Buffoon blunders in Kosovo
Recently rioters attacked and burned part of the United States Embassy in Belgrade, Serbia. American officials were furious that the embassy had been only lightly guarded, especially since such an attack was so predictable. It was common knowledg...
Recently rioters attacked and burned part of the United States Embassy in Belgrade, Serbia. American officials were furious that the embassy had been only lightly guarded, especially since such an attack was so predictable. It was common knowledge that the Serbs hated us for our liberty and prosperity, our moral righteousness and democratic institutions, and for us allowing women to drive cars and wear pants.
Or not. As it turns out, Serbs had a grievance with Albanian Muslims declaring Kosovo, one of Serbia's provinces and its averred cultural base, independent. Kosovo's secession was immediately recognized by the United States. The embassy burning, in short, was simply blowback. Yet again America, the muscle-bound buffoon of international affairs, had needlessly intervened in affairs not its own to the detriment of all.
By the late 1990s Albanians made up a solid majority of Kosovo's population. Exhibiting the universal tendency of all ethnic and racial groups that are not restrained by brute government force and are large enough, they moved for their independence. The Kosovo Liberation Army staged terrorist attacks against Serb police and citizens in the justified hope that Serbian retaliation would draw other countries in.
Despite this conflict being entirely irrelevant to any national necessity or threat America could claim, we jumped in anyway, led by President Bill Clinton and a howling pack of Democrats. (Remember when Republicans and their apple-shiners used to decry war? Sean Hannity's 1999 angry comments against gratuitous war with Serbia is great reading now.) Despite this conflict being a completely internal affair, NATO moved to bomb Serbia for 78 days in total disregard of its own charter, which stated that it existed only to defend any of its own members from foreign aggression.
In some ways, the Serbian war run-up prefigured the current Iraq war. Our president rejected any congressional limits on his war-making authority, just like any tyrannical king would. Propaganda and outright lies were thickly spread on the American public to get its approval, lies such as the mysteriously missing 200,000 Albanian men, genocide, mass graves and a new Hitler of the month - Slobodan Milosevic in this case. And that bellwether of war Sen. Joseph Lieberman, lustily approved bombing Serbia, saying that the "United States of America and the Kosovo Liberation Army stand for the same human values and principles. ..." That's the same KLA U.S. special envoy Robert Gelbard called "a terrorist group," which group went on to ethnically cleanse Kosovo (leaving 400 Serbs out of 40,000 in Kosovo's capital Pristina), burn down Serbian churches, and become the chief nexus of illegal drug-dealing in Europe.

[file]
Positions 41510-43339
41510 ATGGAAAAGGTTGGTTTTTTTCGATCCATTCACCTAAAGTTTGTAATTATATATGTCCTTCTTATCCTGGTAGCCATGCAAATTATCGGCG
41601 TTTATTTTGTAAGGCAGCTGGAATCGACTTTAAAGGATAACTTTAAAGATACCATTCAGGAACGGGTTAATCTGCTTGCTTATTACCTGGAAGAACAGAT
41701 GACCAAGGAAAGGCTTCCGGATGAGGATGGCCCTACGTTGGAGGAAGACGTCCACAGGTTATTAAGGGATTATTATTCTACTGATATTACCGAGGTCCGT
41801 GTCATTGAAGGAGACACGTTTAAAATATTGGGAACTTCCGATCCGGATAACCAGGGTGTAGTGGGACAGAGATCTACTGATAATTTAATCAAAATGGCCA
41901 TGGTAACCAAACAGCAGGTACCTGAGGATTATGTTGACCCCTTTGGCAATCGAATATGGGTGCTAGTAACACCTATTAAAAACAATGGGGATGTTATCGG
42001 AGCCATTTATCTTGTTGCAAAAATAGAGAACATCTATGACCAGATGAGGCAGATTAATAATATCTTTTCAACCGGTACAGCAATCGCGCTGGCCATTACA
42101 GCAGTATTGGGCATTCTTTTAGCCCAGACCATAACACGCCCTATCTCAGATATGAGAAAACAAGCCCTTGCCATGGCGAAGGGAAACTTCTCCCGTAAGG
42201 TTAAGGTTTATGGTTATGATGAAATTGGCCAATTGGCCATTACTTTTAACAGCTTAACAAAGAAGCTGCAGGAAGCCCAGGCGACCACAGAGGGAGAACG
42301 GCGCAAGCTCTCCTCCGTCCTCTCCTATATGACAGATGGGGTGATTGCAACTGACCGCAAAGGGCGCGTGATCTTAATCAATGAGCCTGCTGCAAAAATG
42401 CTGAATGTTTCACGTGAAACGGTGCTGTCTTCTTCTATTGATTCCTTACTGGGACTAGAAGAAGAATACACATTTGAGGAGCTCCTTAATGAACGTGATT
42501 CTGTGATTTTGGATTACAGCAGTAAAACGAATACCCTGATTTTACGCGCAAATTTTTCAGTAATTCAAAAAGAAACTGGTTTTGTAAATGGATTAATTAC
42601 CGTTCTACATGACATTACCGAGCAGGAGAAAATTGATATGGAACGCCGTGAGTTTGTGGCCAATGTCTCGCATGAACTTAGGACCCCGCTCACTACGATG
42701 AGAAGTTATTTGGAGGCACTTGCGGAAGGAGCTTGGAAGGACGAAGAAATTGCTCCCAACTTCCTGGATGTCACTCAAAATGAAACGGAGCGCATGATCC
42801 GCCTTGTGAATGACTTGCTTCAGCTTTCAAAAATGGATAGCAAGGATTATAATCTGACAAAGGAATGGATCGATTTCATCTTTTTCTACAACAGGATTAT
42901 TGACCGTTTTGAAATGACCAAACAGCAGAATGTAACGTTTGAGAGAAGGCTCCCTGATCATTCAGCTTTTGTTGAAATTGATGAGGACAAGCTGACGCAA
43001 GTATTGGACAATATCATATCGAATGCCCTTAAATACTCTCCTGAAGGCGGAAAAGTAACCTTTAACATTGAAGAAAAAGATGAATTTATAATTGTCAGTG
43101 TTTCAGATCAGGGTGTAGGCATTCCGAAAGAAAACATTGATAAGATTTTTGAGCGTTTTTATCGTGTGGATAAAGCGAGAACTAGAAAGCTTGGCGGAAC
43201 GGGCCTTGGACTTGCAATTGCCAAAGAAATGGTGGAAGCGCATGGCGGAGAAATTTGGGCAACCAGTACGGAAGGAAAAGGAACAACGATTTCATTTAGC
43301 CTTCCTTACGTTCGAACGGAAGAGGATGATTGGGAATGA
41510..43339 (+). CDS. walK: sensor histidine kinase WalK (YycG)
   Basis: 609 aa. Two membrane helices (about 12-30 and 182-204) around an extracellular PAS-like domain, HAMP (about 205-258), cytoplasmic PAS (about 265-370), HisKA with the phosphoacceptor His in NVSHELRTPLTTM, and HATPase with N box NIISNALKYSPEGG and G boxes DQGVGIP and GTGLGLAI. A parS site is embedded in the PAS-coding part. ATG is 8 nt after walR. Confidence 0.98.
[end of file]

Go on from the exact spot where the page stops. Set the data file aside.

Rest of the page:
The KLA achieved its goal of slicing Kosovo from its legal mooring to Serbia. Serbs get to face an America that out of left field bombed them nine years ago and has kicked sand in their faces by encouraging and recognizing Kosovo's secession.
Ironically enough, when secession was attempted in America, President Abraham Lincoln suspended the Constitution, sent 600,000 Americans to their graves to stop it, and forged a nation out of a confederation. Apparently
self-determination is a fine thing for everyone but Americans.
Its past time to borrow from Dr. Phil and ask the American public concerning our endless meddling: How's that working out for you? Doing all right? How many more enemies should we needlessly create as we slash and burn from country to country, either for their own supposed good or our alleged security? Candidate John McCain promises us more wars, while Hillary Clinton and Barack Obama have supported President Bush's every request for soldiers and money for Iraq, notwithstanding their current oratory. How's the empire working out for you?
Nelson is a Fargo postal worker and regular contributor to The Forum's commentary pages.
He can be reached at firstname.lastname@example.org